Tesla is courting car insurers that are increasingly inclined to offer discounts to reward Tesla owners for driving their vehicles in autopilot mode – a behavior which Tesla CEO Elon Musk has claimed results in fewer crashes and insurance claims based on vehicle data collected by the company. But the prospect of remote control introduces an entirely different connected car value proposition for insurers.

Car makers building in vehicle connections are currently wrestling with cyber-security issues meaning they are simultaneously introducing an attack surface while trying to prevent attacks. But preventing intrusions and enabling remote control are not mutually exclusive.

Once a car maker is connected to its cars it has become a fleet operator and thereby bears some responsibility for the knowledge of how its vehicles are being operated. It is the automated driving proposition that introduces the need for more active remote monitoring and control.

The legal issues can be sticky and vary from country to country. You can get a flavor of the debate from this report regarding OnStar:


No car maker has gratuitously taken control of its cars remotely. OnStar’s remote slowdown feature is already considered to be fairly mundane – even though it is the only such offering on the market in the world. Though mundane for OnStar today, remote control is controversial as a concept.

If hackers can take remote control of a car, then car makers will be expected to have the same capability – particularly in the case of self-driving cars. In fact, car makers currently deploying intrusion detection software such as Harman’s Towersec, Argus Cyber Security, NNG’s Arilou or even QNX’s Certicom will need to develop the means for remotely restoring control and responding to those intrusions. The automotive industry has yet to sort these issues out. As of today, if a car maker detects a cyber attack on a vehicle, the customer may not even be notified.

It is clear that car companies installing connections know more and more about how their vehicles are being operated and how they can be compromised. What is missing are the procedures and protocols for responding to the information that is being gleaned regarding driving behavior, vehicle performance and intrusion detection.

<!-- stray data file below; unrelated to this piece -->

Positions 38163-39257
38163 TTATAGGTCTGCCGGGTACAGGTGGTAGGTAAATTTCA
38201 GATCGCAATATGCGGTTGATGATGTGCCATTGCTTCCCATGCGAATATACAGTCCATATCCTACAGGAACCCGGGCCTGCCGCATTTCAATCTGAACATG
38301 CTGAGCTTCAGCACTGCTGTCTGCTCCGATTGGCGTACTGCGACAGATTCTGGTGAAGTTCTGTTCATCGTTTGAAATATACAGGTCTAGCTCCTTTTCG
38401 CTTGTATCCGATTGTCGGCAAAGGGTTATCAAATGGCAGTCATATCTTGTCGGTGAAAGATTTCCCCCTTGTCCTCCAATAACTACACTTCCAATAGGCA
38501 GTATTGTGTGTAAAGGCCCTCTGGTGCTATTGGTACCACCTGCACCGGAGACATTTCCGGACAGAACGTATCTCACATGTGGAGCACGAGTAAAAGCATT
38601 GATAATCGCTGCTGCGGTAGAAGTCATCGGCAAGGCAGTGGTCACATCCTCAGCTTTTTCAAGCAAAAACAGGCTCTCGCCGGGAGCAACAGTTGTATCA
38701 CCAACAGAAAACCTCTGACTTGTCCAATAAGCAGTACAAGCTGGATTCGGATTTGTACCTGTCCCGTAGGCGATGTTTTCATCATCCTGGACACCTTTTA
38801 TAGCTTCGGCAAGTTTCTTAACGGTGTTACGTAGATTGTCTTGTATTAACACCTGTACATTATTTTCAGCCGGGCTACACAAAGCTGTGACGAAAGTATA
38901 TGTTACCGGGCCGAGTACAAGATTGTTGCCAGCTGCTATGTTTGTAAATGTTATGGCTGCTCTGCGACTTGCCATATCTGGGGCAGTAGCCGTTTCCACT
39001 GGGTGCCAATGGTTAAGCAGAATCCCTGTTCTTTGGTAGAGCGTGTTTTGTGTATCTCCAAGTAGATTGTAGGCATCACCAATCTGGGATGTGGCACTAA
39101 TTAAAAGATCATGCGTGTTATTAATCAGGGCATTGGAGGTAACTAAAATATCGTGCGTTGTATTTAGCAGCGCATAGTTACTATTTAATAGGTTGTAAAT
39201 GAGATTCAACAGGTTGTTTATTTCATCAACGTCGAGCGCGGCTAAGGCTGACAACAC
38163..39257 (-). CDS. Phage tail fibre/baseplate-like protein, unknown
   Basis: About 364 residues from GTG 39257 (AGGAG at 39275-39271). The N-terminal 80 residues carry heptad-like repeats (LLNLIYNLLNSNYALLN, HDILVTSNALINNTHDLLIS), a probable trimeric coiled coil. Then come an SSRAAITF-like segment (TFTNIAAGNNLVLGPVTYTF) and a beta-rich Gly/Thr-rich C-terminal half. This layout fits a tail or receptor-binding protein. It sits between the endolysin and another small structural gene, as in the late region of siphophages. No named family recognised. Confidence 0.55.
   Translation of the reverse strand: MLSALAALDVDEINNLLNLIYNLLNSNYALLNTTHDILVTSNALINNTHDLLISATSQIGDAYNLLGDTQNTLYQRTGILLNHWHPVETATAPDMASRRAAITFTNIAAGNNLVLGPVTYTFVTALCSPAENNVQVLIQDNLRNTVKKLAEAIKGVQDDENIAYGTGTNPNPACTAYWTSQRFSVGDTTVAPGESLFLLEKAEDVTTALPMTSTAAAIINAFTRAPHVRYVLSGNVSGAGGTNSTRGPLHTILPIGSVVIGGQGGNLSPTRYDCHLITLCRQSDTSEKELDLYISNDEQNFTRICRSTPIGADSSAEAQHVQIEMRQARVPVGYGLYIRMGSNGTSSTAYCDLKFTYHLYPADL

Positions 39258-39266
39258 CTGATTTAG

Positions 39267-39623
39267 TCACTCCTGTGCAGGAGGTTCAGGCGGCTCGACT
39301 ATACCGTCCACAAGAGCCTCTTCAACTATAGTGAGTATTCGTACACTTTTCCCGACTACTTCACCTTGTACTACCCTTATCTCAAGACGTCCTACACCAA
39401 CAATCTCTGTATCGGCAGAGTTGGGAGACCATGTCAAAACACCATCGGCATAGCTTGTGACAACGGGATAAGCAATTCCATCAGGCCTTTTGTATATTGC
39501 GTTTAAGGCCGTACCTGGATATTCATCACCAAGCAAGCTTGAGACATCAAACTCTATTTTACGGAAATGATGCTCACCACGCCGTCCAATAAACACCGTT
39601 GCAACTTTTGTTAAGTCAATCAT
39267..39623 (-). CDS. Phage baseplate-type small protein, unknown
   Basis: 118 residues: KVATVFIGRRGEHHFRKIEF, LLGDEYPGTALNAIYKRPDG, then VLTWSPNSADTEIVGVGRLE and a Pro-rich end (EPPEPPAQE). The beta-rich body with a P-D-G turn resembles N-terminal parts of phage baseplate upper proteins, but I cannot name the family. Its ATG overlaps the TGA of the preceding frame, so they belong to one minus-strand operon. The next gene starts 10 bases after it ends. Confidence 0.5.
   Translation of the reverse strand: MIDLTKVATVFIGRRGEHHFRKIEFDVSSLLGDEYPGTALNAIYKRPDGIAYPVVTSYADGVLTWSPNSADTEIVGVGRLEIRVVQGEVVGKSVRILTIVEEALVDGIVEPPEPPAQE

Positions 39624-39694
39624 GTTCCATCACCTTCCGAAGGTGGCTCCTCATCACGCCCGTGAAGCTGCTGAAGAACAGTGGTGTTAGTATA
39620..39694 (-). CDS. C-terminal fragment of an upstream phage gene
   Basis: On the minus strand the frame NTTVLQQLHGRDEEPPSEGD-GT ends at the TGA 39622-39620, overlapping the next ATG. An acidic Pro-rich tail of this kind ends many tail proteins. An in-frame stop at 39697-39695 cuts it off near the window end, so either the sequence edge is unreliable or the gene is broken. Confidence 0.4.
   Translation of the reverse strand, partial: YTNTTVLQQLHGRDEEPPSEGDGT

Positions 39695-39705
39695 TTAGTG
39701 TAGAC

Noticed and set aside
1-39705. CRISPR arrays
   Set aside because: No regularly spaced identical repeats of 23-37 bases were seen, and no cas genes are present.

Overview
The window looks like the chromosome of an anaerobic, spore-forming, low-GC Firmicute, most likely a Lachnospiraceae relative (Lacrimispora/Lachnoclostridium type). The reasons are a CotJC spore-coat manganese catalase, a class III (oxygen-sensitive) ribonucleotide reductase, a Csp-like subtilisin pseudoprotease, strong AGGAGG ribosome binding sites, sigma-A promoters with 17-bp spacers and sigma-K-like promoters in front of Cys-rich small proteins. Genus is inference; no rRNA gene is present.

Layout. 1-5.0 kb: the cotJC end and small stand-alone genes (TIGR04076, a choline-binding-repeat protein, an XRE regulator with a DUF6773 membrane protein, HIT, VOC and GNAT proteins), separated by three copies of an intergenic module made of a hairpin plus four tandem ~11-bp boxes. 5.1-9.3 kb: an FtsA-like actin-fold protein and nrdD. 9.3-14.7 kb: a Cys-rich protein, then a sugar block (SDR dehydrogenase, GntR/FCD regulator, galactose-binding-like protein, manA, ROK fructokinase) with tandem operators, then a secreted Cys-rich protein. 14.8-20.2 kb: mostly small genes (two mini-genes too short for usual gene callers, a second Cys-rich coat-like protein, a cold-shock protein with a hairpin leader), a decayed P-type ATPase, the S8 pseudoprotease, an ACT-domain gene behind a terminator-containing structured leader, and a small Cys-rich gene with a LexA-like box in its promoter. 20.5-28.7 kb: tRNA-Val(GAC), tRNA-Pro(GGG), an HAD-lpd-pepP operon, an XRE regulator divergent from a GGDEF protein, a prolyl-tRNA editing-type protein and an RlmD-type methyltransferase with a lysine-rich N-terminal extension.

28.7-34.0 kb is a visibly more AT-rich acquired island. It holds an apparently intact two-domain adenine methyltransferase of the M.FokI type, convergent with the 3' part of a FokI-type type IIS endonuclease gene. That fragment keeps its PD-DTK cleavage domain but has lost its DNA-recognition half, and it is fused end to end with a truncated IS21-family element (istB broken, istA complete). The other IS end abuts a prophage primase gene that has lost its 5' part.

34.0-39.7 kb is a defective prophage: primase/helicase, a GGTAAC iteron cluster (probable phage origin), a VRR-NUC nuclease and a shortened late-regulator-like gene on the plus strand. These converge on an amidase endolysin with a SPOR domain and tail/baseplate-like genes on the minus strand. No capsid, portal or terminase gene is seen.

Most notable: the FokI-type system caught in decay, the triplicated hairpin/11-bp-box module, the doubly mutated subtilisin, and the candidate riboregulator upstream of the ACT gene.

The fleets of driverless vehicles envisioned by “futurists” and debated at events such as CityCarSummit are proliferating – which means that remote control of vehicles is about to become a growth industry. In essence, every car maker – whether that auto maker likes it or not – is in the process of becoming a fleet operator with remote control over both driven and driverless vehicles.

Sooner or later Tesla will find a way to convey this “news” to its owners as an attractive new feature rather than a creepy technology over-reach. My favorite application will be the insurance company notification of an impending hailstorm which will send owners racing to remotely pilot their cars to covered parking.

Law enforcement certainly welcomes the prospect of remote control as a crime fighting tool – along with the potential to subpoena access to microphones built into cars for hands-free phone systems to listen in on suspects’ conversations. The only question that remains is whether consumers will regard remote control as a benign enhancement or as an invasion of the vehicle snatchers. Make no mistake, remote control is coming to a connected car in your driveway or garage sometime soon. In fact, it’s probably already there. It’s 10 p.m. Do you know where your car is?